The second victory in the Washington presidential nominee race on Tuesday brought Republican candidate John McCain more delegates and Democratic contender Barack Obama a boost to his campaign.
The two forerunners in the presidential nominee race also swept the Wisconsin primary which ended late Tuesday.
The Washington two-step presidential nomination race has a total of 40 Republican delegates at stake, 18 of them tied to Feb.9 caucuses and 19 to Feb. 19 primary. The other three delegates would be assigned to the party's national committee members.
As of 53 percent of precincts counted, Arizona Senator McCain led the primary at 49 percent, followed by former Massachusetts governor Mitt Romney and former Arkansas governor Mike Huckabee, both at 21 percent.
He also won the state's caucuses at 26 percent, slightly ahead of Huckabee at 24 percent.
On Democratic side, among the total of 97 delegates awarded by Washington state, 78 were yielded from the Feb. 9 caucuses and the other 19 were "Super delegates" taken by the party's senior members and officials.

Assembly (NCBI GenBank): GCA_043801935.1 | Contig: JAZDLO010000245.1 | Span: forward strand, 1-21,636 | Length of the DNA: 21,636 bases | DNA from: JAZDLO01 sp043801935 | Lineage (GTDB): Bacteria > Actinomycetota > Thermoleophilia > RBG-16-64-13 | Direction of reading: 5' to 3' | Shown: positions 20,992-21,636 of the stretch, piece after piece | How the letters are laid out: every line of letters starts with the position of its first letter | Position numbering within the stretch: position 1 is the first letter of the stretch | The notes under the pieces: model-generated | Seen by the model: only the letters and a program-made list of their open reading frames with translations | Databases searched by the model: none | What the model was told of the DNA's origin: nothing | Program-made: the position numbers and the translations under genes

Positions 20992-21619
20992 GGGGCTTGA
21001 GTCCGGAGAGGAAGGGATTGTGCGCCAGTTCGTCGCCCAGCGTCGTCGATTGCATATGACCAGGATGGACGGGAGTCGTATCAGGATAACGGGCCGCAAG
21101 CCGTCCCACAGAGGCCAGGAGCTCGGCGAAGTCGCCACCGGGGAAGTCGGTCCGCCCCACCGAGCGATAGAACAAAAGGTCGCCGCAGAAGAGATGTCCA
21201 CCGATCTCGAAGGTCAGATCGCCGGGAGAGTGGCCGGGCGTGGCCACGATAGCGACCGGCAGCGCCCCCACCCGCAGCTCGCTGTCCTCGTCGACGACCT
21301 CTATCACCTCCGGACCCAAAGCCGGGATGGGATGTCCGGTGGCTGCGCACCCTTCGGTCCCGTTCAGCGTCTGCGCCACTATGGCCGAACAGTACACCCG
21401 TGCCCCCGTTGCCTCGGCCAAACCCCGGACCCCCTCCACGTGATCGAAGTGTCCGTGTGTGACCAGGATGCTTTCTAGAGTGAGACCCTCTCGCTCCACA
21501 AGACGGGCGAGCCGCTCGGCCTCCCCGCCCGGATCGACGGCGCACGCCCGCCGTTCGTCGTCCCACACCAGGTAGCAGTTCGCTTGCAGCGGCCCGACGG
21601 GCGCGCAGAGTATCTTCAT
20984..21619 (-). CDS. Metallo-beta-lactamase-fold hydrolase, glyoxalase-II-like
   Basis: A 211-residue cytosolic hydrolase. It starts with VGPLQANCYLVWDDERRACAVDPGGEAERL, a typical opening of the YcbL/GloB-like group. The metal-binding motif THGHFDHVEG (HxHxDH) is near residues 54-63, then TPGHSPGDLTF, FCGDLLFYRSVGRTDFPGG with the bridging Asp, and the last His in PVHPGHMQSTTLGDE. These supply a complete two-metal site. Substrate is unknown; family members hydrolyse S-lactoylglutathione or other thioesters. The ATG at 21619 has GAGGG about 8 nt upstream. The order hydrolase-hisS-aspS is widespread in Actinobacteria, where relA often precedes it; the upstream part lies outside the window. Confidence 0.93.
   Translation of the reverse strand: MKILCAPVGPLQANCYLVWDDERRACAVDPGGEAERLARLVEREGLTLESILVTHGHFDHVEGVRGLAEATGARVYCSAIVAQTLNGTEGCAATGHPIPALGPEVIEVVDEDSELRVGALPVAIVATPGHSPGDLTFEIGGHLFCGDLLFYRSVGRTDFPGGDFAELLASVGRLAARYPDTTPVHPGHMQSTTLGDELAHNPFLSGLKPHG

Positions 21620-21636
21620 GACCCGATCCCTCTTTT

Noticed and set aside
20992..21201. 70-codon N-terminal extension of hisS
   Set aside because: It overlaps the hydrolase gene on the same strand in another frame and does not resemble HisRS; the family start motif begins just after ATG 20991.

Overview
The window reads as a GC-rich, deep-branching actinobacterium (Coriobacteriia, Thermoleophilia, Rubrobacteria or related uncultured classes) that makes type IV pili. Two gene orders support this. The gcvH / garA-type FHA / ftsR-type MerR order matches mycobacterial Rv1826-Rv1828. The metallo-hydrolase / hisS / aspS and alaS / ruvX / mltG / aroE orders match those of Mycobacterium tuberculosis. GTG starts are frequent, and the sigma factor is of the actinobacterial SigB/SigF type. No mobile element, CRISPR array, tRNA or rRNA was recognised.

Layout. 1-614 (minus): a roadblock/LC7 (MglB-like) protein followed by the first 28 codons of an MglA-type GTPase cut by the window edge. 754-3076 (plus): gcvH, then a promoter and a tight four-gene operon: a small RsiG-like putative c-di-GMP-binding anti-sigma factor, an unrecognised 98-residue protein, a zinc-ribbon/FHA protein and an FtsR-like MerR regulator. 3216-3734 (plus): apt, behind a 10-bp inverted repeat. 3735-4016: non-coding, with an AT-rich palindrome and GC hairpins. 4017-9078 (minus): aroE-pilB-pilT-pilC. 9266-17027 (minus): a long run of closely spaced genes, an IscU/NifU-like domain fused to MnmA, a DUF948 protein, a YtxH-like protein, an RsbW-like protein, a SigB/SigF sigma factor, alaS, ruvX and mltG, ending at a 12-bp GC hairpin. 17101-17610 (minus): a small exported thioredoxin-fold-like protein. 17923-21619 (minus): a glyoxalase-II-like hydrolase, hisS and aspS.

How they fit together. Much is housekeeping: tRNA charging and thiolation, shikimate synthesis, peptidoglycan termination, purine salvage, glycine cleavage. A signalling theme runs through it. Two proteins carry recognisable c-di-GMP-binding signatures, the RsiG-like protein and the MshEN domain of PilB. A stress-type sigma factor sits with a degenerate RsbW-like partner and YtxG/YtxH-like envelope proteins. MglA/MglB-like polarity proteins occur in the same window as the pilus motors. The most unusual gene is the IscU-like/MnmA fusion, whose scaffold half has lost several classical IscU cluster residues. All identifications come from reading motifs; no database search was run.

As of 53 percent of precincts counted, Illinois Senator Obama has won 50 percent of votes, three percentage points more than New York Senator Hillary Rodham Clinton.
Although no delegates at stake in the Feb. 19 Democratic primary, Obama's lead in the popular votes was still considered a boost to his bid for the presidential nominee.
On Feb. 9, he beat Clinton in the state's caucuses by 68 percent to 31 percent.
According to the CNN figure, McCain has accumulated 918 delegates, compared to the 1,191 delegates needed to secure his presidential candidacy.
Obama also widened his lead over Clinton in the fight for delegates, at 1,294 to 1,234. However, to win the Democratic presidential nominee, one of them has to obtain at least 2,025 delegates.